Passport, Airplane, & Covid Mask

COVID-19’s Impact on Immigration

It is hard to understand all the impacts the COVID-19 pandemic has had on immigration to the United States, in part because the pandemic is ongoing. The impacts that we do know of are not, however, few and far between.

Here are just some of the impacts COVID-19 has had on immigration almost two years after the WHO declared it a pandemic:

COVID-19 Vaccinations Are Now a Requirement

People seeking entry into the U.S. must have proof of vaccination against COVID-19. This means at least two weeks must have passed since your second dose of either the Moderna or Pfizer vaccines or, alternatively, your single-dose Johnson & Johnson vaccine.

Please note that this vaccination requirement only applies to those eligible to receive the COVID-19 vaccine, such as those who meet the age requirements and do not have a medical condition that prevents them from being vaccinated. It is possible to waive this requirement for religious reasons, but you will have to waive all vaccinations. Current immigration policy does not allow individuals to deny consent for just one type of vaccine.

In-Person Asylum Interviews Have Resumed

Effective November 22, 2021, asylum offices resumed in-person interviews of asylum seekers—but with COVID-19 health and safety regulations in place. For example, the asylum seeker and their legal representation will be separated from the interviewing officer by plexiglass.

This marked an end to the long suspension of in-person asylum interviews.

The “Remain in Mexico” Program Continues

Despite two attempts to terminate the Migrant Protection Protocols (MPP), or the Remain in Mexico program, the Biden administration has been forced to reinstate the Trump-era program by a federal judge.

This means that the administration will be required to “start turning asylum seekers back to Mexico,” according to Reuters, by the first week of December 2021.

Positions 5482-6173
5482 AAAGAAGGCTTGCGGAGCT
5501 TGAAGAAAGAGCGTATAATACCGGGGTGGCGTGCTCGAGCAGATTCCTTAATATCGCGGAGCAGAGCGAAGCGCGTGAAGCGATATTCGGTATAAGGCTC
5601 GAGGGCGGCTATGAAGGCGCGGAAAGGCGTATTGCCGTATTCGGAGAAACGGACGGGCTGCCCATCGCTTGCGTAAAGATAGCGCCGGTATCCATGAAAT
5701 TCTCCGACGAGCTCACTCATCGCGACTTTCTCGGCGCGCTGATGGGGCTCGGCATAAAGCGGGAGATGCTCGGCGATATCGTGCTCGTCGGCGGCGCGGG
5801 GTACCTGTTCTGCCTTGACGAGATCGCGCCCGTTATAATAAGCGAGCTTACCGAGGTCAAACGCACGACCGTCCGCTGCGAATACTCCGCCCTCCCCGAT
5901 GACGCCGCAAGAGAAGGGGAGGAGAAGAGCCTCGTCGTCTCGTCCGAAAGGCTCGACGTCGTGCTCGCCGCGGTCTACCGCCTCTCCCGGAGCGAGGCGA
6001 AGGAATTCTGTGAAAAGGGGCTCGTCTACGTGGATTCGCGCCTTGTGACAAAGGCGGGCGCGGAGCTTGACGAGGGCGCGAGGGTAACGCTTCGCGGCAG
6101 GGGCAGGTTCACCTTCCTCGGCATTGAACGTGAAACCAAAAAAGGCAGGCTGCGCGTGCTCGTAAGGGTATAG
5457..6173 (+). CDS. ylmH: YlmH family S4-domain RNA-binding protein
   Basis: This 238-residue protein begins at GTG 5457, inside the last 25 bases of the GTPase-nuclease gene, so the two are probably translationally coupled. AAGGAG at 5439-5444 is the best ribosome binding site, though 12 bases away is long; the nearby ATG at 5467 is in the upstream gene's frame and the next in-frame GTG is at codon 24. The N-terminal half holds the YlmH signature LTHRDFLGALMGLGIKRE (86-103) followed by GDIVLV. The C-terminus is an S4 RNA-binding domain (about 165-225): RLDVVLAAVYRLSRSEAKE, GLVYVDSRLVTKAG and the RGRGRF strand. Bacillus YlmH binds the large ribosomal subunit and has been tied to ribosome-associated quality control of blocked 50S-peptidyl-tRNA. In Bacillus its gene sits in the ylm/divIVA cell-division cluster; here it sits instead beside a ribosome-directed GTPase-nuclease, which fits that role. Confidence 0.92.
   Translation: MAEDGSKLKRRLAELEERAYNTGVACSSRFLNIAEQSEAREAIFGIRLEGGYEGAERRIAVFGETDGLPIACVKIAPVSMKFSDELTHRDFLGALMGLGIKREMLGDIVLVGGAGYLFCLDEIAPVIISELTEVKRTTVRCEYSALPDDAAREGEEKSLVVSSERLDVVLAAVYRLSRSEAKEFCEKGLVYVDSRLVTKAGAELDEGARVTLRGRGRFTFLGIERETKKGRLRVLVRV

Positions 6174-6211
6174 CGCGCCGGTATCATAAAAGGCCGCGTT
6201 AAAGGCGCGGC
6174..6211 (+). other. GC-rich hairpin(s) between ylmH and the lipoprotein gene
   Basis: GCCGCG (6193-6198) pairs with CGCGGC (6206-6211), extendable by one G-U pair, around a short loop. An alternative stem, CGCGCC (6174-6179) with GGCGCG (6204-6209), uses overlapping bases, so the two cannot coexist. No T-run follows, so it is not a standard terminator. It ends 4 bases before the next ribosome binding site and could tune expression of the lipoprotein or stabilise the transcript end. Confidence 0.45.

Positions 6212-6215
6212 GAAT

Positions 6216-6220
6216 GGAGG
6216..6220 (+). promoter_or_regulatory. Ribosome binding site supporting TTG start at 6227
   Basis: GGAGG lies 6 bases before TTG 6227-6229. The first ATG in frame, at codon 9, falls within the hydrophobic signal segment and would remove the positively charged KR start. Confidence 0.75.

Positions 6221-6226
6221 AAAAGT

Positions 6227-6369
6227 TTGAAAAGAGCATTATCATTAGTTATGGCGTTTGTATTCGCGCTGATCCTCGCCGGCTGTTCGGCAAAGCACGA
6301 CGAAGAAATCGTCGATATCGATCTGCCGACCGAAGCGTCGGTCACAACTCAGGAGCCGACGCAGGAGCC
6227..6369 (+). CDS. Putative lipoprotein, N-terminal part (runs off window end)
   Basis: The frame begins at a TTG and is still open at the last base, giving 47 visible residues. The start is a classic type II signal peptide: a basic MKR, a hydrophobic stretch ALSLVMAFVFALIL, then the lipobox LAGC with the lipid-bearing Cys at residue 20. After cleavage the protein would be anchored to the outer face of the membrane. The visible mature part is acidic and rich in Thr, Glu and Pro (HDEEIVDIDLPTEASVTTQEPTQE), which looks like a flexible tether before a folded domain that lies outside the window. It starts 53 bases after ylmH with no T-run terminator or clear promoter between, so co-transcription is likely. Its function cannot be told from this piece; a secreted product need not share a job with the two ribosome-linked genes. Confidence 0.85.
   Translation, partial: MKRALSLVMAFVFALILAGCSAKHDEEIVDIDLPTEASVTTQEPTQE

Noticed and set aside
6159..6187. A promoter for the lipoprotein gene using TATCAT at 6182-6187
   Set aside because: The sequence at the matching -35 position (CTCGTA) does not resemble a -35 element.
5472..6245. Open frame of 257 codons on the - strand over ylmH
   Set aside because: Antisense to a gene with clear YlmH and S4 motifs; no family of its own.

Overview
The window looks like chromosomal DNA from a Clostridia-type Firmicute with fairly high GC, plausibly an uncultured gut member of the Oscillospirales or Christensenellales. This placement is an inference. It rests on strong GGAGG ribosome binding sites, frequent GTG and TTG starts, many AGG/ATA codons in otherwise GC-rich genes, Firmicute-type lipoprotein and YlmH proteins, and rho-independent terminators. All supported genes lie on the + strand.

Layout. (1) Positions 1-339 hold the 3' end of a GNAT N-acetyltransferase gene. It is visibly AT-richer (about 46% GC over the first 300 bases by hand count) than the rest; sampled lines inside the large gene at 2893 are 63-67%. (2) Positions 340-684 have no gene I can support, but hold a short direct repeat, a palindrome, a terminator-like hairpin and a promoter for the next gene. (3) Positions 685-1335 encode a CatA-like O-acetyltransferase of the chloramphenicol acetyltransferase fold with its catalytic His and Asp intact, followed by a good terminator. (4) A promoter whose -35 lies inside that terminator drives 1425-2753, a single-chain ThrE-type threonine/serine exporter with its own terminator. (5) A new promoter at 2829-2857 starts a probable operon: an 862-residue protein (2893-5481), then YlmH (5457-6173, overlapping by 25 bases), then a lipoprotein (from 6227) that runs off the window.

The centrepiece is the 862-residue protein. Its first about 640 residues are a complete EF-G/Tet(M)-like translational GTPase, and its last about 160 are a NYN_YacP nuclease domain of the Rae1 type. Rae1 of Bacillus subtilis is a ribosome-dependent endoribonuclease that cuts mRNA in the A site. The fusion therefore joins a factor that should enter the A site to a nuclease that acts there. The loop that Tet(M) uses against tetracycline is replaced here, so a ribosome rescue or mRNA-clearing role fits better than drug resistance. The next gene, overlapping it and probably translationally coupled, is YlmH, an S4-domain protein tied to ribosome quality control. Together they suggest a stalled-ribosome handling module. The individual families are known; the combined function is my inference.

Biden Administration Works to Reverse Some, But Not All, Trump-Era Policies

The Trump administration enacted numerous changes to the country’s immigration policy in the first months of the pandemic. Like many other countries, it adopted travel restrictions to mitigate the virus’ spread. However, it also barred refugees, asylum seekers, and other immigrants from entering the country.

Today, the Biden administration has reversed some Trump-era policies—but certainly not all of them. The administration established a task force to reunite families separated at the border, but fast-track deportations to Central American countries are ongoing, among other Trump-era policies.

To read a comprehensive study of how the pandemic has and continues to affect U.S. immigration, kindly visit “Immigrants in COVID America” by the University of Michigan:

Proudly Helping Clients with Immigration Matters

If you or someone you love needs guidance through the complicated world of U.S. immigration, our Utah immigration attorneys at Pearson Butler are here to help. It is our goal to help you resolve your immigration matter with ease, as we have done for so many clients over the years. You can rest easy knowing that we will stand by your side at every step of the way.

Call (800) 265-2314 or contact us online to schedule a free, confidential consultation.